Tuesday, January 1, 2013

Appeal to Emotion Used to Mask Bad Argument

English: Managing emotions - Identifying feelings
English: Managing emotions - Identifying feelings (Photo credit: Wikipedia)
There are certain "trigger words" that elicits certain strong emotions from most of us, and many are culture and religion specific.

In the Western cultures, words pedophile and rape are such trigger words, as are "The Holy Bible", Church, Marriage, Jesus, and so on. In the Islamic culture, any mention of Prophet (Blessed is His name) Mohammed and (there is but one God) Allah, and the Quoran (Koran) are trigger words. There are bazillion other examples. Similar examples exist for virtually every culture in the world.

Humans learn by analogy and metaphors. We can say things like "He's as annoying as scratching fingernails on a chalkboard", and people understand the reference (if they have seen a blackboard / chalkboard before) even though we're comparing something as intangible as personality to something tangible as a specific noise.

When trigger words are used in an analogy, the trigger words often end up overwhelming the analogy, and thus, the point the speaker was trying to make. When the analogy breaks down due to use of emotional "trigger words", problem starts.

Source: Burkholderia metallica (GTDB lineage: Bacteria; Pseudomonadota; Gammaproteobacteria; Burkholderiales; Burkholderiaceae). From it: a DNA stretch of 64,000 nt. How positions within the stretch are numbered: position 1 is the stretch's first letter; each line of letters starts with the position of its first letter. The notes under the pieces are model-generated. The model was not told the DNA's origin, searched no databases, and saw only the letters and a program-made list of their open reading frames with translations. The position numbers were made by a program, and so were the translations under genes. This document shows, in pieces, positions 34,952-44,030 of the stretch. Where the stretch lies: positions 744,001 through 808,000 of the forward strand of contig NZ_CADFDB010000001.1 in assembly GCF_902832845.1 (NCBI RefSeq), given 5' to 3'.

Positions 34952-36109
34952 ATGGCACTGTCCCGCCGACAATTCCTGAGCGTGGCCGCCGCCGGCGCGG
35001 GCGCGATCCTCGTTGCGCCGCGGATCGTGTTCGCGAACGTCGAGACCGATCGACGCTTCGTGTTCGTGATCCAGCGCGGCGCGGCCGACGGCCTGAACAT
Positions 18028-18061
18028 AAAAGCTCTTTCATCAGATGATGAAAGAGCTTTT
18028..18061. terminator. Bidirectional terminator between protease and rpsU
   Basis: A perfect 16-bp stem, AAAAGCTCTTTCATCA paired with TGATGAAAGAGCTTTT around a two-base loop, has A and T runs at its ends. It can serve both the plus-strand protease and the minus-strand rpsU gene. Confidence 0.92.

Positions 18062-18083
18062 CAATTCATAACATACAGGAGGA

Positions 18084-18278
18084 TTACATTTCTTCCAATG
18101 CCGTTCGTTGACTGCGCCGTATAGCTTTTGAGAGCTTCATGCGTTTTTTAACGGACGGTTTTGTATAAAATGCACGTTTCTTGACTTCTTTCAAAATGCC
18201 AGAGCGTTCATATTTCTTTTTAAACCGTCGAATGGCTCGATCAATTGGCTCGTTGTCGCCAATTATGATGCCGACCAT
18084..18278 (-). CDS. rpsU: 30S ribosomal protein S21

This can be done by accident... or by deliberate action.

Why does certain trigger words have this much power? It is due to our decision making mechanism in our brains. We have two systems... We have a slow and deliberate system (sometimes called "reasoning system") that takes time to analyze the factors, calculate scenarios, and come up with an optimal solution. We also have a fast but inaccurate "snap-your-finger" decision system (sometimes called "pattern recognizer") that lets us make quick decisions (or at least within a few moments) based on past experiences but without full contemplation.

The pattern recognizer system is heavily affected by emotions. In general, the more emotion, the less deliberation. Thus, even the decision to use the fast vs. slow system may be affected by emotion.

Scammers and people who want to promote an unpopular position often use this to "stack the deck" in their favor by triggering emotional responses to dress up your own side (appeal to the "American Dream", "end of rat race and money problems" is a frequent one used by scammers) while talk down your opposition (stealing your dreams, negativity, doubters, they just don't understand)

Scammers want you to use the quick decision system as much as possible, by loading their sales pitch with emotion trigger words, time pressure (such as countdown clock), and by misrepresenting / neglecting to mention certain factors that you would have asked or (or spotted) had you not been under the influence of emotion and use the fast-but-hazy reasoning center instead of the slow-but-deliberate reasoning center that you *should* be using.

And thus, by appealing to emotion, the scammers have succeeded in stacking the odds in their favor and masked their bad argument.

Thus, appeal to emotion should be avoided as much as possible.
Enhanced by Zemanta

No comments:

Post a Comment